Judge Gants' Decision in NERA v. Evans

by Lee Gesmer on October 15, 2008

One of the great benefits of the Suffolk Business Litigation Session (the BLS) is that the judges tend to write detailed opinions explaining their decisions. This tends to be less true elsewhere in the Superior Court. Recently-retired Superior Court Judge Allen van Gestel created a tradition of written jurisprudence while he headed the BLS, and his successors are keeping up the tradition. While these decisions are not published in an official reporter, and they are not binding precedent in the strict legal sense, they are often made available on the Internet, on legal search engines such as Westlaw and in the unofficial Mass. Law Reporter. In this way attorneys and the public are informed on how the BLS judges tend to see issues that come before them. And of course, any given judge is likely to be greatly influenced by a decision he or she has authored on a particular issue; there’s nothing better than citing a judge back to herself.

The extensive and detailed opinion in The National Economic Research Associates, Inc. v. Evans, decided by Judge Ralph Gants in early September 2008, shows that the new BLS judges are continuing Judge van Gestel’s tradition of written decisions.

In NERA v. Evans Judge Gants was asked to decide (on summary judgment) a claim that David Evans had violated a covenant not to compete with NERA, his former employer. The noncompete issues were decided under New York law (the choice of law specified in the contract), but a number of other non-contractual claims made by NERA were decided under Massachusetts law.

While Judge Gants’ detailed application of New York state law to the issue of the enforceability of a noncompete provision is of limited relevance (except in future cases where the BLS is required to apply New York law in this context), it is interesting to note that Judge Gants (who ruled that the case should proceed to a damages trial on NERA’s claim that Evans violated his noncompete contract) warned the parties that at trial, NERA would have to prove that the clients that followed Evans to his new job would have continued to have been clients of NERA had Evans stayed at NERA.

This is a potentially difficult burden on NERA, since it requires NERA to prove a hypothetical. Former NERA clients may be willing or able to testify at trial to what they would have done had Evans stayed at NERA. Judge Gants’ ruling on this issue illustrates why noncompete cases (regardless of which state law applies) are usually won or lost at the outset of the case, when the former employer seeks a preliminary injunction prohibiting the former employee from working for the new employer. Once that stage of the case is over the plaintiff/former employer will rarely pursue damages (as NERA did here) given the difficulty of proving damages.

Apart from his ruling on the noncompete contract under New York law, Judge Gants entered some interesting rulings “off the contract” under Massachusetts tort law.

Ruling on NERA’s claim of tortious interference with contractual relations against the new employer, Judge Gants held that the alleged interference must be “improper in motive or means.” The injured party must prove “spiteful, malignant purpose unrelated to the corporate interest.” Since the former employer was unable to provide any evidence of this sort against NERA, this claim was dismissed. While it seems that companies that hire an employee subject to a non-compete agreement are sued as a matter of course under this theory, Judge Gants’ decision shows how difficult it may be to establish liability. One way in which this can be accomplished is to show that the new employer induced or encouraged the former employee to steal trade secrets or confidential information from the former employer, but conduct of that sort is somewhat rare.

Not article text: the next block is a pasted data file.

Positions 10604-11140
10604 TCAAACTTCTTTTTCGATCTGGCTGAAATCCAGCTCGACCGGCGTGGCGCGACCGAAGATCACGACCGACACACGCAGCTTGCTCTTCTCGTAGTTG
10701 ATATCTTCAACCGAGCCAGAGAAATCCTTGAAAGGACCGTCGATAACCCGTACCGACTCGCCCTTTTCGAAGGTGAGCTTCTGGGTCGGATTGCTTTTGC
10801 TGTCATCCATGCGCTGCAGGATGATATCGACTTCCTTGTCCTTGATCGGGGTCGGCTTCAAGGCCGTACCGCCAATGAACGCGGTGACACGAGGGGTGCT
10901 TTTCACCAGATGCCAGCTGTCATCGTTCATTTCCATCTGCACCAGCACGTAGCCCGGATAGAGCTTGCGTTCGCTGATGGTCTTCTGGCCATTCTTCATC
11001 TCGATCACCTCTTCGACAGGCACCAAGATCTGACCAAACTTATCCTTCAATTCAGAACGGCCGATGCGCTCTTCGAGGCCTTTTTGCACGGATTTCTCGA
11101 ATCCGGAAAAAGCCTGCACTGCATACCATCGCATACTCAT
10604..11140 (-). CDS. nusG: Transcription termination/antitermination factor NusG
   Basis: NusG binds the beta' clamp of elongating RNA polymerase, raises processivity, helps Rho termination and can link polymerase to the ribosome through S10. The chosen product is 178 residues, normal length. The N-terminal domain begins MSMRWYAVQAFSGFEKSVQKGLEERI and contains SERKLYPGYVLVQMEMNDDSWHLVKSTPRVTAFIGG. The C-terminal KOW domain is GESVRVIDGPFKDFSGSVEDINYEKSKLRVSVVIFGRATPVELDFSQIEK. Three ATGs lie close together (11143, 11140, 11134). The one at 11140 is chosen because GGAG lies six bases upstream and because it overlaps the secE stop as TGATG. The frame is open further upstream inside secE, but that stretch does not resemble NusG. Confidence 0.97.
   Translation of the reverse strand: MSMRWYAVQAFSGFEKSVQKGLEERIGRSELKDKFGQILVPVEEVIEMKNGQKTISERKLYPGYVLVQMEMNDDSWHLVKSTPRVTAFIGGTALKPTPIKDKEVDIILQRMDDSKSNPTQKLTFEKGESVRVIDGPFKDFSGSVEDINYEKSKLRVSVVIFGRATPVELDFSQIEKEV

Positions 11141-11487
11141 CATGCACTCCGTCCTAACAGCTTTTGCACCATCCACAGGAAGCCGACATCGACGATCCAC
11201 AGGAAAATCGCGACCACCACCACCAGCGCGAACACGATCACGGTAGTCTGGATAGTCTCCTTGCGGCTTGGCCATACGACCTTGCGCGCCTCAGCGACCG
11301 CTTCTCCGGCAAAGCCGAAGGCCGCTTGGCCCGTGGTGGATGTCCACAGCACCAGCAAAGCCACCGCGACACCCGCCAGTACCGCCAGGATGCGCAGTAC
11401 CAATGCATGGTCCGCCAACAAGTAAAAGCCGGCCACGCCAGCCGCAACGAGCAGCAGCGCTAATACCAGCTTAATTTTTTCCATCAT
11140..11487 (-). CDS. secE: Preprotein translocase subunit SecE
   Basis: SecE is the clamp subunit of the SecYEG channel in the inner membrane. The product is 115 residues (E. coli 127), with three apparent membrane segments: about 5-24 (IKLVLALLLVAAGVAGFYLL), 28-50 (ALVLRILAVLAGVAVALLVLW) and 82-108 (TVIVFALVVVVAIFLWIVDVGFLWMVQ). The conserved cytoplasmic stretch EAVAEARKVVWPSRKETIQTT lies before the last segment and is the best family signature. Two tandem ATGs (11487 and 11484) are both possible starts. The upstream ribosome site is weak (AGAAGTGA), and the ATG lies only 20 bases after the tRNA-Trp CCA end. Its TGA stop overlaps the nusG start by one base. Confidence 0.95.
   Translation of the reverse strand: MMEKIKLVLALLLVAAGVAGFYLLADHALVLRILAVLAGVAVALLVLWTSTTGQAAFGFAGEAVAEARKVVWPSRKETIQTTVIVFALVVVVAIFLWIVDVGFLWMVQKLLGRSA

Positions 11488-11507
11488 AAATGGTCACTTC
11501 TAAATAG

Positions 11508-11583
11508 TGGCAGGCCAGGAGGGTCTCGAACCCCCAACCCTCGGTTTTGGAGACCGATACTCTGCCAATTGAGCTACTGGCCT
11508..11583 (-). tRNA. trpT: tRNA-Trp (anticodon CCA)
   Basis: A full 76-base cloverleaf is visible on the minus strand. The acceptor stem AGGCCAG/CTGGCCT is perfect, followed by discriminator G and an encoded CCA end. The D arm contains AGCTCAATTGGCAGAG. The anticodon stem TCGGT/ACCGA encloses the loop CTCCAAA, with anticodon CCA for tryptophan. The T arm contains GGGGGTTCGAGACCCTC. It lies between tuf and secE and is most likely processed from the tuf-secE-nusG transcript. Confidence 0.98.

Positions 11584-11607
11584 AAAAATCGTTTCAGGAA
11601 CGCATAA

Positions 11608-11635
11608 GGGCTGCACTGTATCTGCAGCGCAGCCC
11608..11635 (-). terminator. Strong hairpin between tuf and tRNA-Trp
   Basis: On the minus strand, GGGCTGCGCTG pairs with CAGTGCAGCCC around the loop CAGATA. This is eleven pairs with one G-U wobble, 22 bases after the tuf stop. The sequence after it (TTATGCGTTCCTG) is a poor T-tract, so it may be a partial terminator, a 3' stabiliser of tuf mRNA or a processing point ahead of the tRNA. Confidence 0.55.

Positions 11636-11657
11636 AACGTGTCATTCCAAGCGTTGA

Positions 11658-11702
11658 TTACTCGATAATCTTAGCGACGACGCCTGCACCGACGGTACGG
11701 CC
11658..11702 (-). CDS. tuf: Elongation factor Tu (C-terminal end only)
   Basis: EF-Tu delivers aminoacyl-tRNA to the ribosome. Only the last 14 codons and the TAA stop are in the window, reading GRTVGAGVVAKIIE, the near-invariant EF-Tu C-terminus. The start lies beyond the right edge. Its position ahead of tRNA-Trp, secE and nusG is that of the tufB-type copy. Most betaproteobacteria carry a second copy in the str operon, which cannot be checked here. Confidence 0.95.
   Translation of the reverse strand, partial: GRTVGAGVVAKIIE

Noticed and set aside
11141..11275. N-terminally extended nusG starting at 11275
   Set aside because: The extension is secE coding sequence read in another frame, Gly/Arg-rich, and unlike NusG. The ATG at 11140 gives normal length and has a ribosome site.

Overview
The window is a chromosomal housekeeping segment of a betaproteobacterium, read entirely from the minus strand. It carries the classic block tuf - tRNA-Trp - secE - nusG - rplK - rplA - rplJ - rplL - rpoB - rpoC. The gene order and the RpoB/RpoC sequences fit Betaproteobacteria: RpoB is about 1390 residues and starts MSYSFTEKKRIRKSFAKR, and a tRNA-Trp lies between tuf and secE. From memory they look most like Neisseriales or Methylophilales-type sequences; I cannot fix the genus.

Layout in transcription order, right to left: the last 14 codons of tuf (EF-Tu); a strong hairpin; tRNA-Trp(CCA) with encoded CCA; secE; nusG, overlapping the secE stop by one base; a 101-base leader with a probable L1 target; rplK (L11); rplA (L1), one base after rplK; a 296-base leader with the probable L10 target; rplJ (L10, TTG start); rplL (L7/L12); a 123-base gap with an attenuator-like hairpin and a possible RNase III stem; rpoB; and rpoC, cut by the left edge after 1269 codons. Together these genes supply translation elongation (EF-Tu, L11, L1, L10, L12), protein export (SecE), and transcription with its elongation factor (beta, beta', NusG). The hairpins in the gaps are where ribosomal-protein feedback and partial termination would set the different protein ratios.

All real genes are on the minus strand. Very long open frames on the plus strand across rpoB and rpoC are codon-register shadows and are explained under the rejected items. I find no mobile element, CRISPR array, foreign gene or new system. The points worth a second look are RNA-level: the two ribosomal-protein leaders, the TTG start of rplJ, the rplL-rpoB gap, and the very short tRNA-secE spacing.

NERA also claimed breach of fiduciary duty against the former employee, who had been an officer of NERA, and therefore owed a fiduciary duty to NERA. However, Evans had gone no farther than to “prepare” for competition before leaving NERA, and under the SJC’s Augat v. Aegis decision this claim also was dismissed. Interestingly, Judge Gants held that the fact that the de minimus use of NERA funds by Evans, and his occasional use of NERA’s phones and computer to negotiate his departure from NERA, “fell far short of a breach of fiduciary duty.”

Judge Gants dismissed the former employer’s rather bizarre claim (Judge Gants politely called it “clever”) that Evans had usurped a corporate opportunity belonging to NERA by negotiating his own departure from NERA. As Judge Gants stated, “If ones own employment were to be considered a corporate opportunity, then no officer of a corporation would be free to leave his employment unless he first offered ‘the opportunity’ of his services to his current employer and his employer rejected the opportunity.”

Lastly, Judge Gants dismissed NERA’s M.G.L. c. 93A claim against Evans’ new employer, holding that the inducement of a breach of an employment agreement alone, without improper motive or means, fell short of the type of “immoral, unethical, opppressive or unscrupulous” conduct necessary for a violation of Chapter 93A.

(Note: An earlier decision by Judge Gants in this case is discussed here. In that decision Judge Gants ruled that Evans had not waived attorney-client privilege where, while he was using a NERA-owned computer and using an Internet-based email service to communicate with his attorneys, unbeknownst to him, temporary files containing those communications were stored on the computer.)

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